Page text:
Exploring Prince Edward Island
"You never know what peace is until you walk on the shores, or in the fields, or along the winding red roads of Prince Edward Island." - L.M. Montgomery.
While Prince Edward Island, Canada might be globally synonymous with the flame-haired orphan Anne Shirley, who captured the imagination of countless individuals around the world, the island itself is so much more than the setting of a beloved novel.
While I, like many other visitors, initially made the pilgrimage to the northern spot because of my fascination with Anne of Green Gables, I soon became enamoured all that the island has to offer -- quaint fishing villages, delectably fresh seafood, an eclectic art and dining scene, and stunning natural scenery offset by red cliffs, incredible greenery, and sapphire oceans.
In addition, the area is a boon for history buffs who can explore the island's capital Charlottetown, which is the official birthplace of Canada.
If you're not an Anne of Green Gables fan or want to step outside the box, keep scrolling to check out the best that this relaxing island has to offer!
Prince Edward Island National Park
I started my trip by taking in the natural sights and sounds of the island courtesy of the Homestead hike, which is about 8.4 km in length and loops around with stunning visages of New London Bay and the greenery around Cavendish.
I was struck by the assortment of apple trees lining the paths, which I later found out were remnants of the original Cavendish settlers who planted the trees in orchards.
Try to reserve a couple hours to wander and familiarize yourself with the stunning different landscapes of the island -- it's well worth it!
On one rainy afternoon, I took a detour to the small seaside village of Victoria-by-the-Sea, which authentically captures some of the real spirit of the island while simultaneously serving as a quaint tourist hub for the locals to tout their wares.
I ate lunch at Beachcombers before browsing an assortment of local shops and art galleries for handmade items and antiques.
For stunning views of the island, make your way to Belfast's Point Prim lighthouse, which is the oldest lighthouse on the island and is open to the public from June 17th through September 30th.
Constructed in 1845, the lighthouse offers visitors a recreation of what the interior would have once looked like in addition to a 60 ft. high vantage point overlooking the Northumberland Strait and Hillsborough Bay.
After enjoying the stunning scenery, browse the gift shop or head to the nearby Prim Point Oyster House for a delicious spot of lunch (I recommend putting your name down before you climb up the lighthouse as wait times can be long).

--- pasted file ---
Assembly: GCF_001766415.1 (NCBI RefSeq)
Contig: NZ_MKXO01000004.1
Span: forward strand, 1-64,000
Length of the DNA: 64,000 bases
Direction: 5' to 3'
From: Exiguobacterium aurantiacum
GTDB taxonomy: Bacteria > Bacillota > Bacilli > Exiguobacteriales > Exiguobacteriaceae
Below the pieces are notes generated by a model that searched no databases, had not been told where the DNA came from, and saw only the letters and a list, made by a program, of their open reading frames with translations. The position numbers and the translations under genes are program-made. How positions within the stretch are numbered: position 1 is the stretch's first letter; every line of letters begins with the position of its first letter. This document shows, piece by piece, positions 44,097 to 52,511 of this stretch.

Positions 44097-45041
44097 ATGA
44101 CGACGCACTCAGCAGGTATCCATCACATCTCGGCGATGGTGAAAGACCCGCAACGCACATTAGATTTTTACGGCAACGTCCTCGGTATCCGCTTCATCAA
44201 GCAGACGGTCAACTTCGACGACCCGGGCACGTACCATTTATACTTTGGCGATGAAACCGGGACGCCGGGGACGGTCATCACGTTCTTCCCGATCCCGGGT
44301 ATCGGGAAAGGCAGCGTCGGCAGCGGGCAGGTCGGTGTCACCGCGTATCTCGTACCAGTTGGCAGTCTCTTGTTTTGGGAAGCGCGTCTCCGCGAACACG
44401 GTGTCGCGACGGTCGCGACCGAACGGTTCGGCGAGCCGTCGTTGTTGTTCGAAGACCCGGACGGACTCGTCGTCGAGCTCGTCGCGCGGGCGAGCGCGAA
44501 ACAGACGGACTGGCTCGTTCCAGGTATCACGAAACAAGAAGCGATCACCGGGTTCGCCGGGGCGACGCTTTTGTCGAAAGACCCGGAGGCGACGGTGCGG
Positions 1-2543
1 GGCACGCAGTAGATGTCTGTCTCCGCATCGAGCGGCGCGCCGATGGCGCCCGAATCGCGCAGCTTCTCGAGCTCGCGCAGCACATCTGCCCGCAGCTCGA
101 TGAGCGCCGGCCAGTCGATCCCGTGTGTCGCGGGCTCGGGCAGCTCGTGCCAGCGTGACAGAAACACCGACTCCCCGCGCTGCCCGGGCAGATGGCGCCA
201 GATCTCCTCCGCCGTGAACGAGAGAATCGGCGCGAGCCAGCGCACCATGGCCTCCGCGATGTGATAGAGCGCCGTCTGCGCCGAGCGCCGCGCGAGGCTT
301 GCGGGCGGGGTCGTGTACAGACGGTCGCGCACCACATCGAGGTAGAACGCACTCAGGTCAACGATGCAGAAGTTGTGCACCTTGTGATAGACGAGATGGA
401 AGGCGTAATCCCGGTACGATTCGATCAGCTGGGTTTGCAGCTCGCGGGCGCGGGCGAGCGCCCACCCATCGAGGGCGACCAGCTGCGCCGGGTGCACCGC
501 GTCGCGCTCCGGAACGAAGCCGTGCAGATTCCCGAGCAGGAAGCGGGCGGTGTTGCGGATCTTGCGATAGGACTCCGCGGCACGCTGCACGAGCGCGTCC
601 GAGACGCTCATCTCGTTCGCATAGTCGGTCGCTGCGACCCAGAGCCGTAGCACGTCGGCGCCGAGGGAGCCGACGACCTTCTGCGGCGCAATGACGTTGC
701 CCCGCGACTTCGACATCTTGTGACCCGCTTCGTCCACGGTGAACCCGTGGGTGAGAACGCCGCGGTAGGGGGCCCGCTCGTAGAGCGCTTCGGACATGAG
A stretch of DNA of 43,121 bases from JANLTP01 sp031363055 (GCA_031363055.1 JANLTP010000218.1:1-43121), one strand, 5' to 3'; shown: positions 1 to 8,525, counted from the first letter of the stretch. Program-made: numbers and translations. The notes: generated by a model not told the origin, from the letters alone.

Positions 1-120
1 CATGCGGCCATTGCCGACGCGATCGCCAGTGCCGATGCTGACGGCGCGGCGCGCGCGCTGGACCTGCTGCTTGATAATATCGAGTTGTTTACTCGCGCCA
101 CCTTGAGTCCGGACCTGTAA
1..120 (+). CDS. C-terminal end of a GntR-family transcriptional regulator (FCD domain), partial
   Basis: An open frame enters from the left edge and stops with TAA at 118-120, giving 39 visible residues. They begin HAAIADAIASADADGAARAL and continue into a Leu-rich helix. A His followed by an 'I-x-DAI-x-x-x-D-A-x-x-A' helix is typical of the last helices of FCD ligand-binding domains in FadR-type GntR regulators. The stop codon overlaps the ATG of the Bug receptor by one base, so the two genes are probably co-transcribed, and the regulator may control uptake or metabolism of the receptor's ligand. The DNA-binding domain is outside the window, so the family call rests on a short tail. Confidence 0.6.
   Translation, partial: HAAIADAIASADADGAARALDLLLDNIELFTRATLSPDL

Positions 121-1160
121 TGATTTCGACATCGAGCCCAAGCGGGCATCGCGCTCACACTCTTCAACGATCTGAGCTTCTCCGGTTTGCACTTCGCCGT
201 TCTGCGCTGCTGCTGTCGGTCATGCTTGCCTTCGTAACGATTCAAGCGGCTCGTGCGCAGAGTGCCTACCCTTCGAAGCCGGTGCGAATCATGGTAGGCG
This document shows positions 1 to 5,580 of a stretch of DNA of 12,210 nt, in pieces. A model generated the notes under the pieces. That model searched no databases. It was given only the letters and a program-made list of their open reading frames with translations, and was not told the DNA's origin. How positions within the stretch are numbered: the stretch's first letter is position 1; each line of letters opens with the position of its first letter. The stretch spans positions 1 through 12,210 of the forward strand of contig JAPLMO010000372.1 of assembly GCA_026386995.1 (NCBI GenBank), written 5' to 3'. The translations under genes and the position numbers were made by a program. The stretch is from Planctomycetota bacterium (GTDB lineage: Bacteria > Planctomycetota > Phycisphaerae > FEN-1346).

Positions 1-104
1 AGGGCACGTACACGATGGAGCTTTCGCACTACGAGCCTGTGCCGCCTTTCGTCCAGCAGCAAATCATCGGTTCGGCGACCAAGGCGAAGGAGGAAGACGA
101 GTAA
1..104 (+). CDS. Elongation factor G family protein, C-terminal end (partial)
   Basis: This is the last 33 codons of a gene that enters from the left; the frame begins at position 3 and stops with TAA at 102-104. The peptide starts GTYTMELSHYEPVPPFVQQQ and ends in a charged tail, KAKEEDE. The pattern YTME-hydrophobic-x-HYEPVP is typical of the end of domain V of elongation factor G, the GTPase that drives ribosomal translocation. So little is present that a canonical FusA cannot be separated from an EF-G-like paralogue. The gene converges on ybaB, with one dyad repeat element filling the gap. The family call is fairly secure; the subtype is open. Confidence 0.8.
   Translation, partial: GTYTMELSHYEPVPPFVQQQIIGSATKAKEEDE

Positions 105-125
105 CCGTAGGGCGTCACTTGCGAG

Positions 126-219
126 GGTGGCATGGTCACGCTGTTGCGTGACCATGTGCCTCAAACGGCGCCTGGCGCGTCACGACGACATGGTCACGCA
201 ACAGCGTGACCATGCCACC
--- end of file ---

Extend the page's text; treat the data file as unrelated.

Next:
Rossignol Estate Winery
As the weather can be somewhat mild even during the summertime and fall, the best way to warm up is with a glass or two of wine at the award-winning winery Rossignol, which is located close to Prim Point in Little Sands.
Open from June 1st through September 30th, the vineyard -- which boasts a fine selection of fruit wines, liqueurs, and table wines, including island specialties like Red Currant wine -- also offers a unique selection of artwork and stunning views of the Northumberland Strait while visitors walk the grounds and enjoy their wine.
I would recommend this spot to those who prefer their vino white, fruity, or slightly sweet, as I found their dry red selection a little lacking.
Cow's Ice Cream
While the weather during my stay in P.E.I. could best be described as mild, I soon found myself experiencing some serious ice cream cravings.
And what better way to satisfy those cravings than with a visit to the island's premier ice cream parlor Cow's, which has been touted by Reader's Digest readers as "Canada's Best Ice Cream"?
Since opening its doors in 1983, Cow's Creamery has welcomed visitors with its delectable ice cream flavors and cheese offerings, including its famed Avonlea Clothbound Cheddar.
Those particularly impressed by the treats can extend their fandom one step further by donning Cow's-themed gear as well as other merchandise.
One of the Cow's location in downtown Charlottetown even has a large cow replica outside that you can take photos by to commemorate your visit.
Charlottetown, which is also known as the birthplace of the Canadian confederation, boasts plenty of history, fine theater, world-class dining options, and some of the most famous golf courses in the world.
The university town houses Anne of Green Gables shops next to trendy boutiques, and makes it easy to grab a quick bite to eat or enjoy a drink before seeing one of the island's famous theater productions.
Visitors should make a foray to the city's harbor to check out some of the boats as well as some of the water-side dining and shopping options.
Notable Eats: Claddagh Oyster Bar 4.5
I was a little wary of heading to an Irish pub to truly get a taste of Prince Edward Island's seafood treasure trove, but Claddagh Oyster Bar in downtown Charlottetown invited me in with its trendy ambiance, sinfully fresh P.E.I. oysters, and fusion small plates offering everything from lobster risotto to Asian short ribs.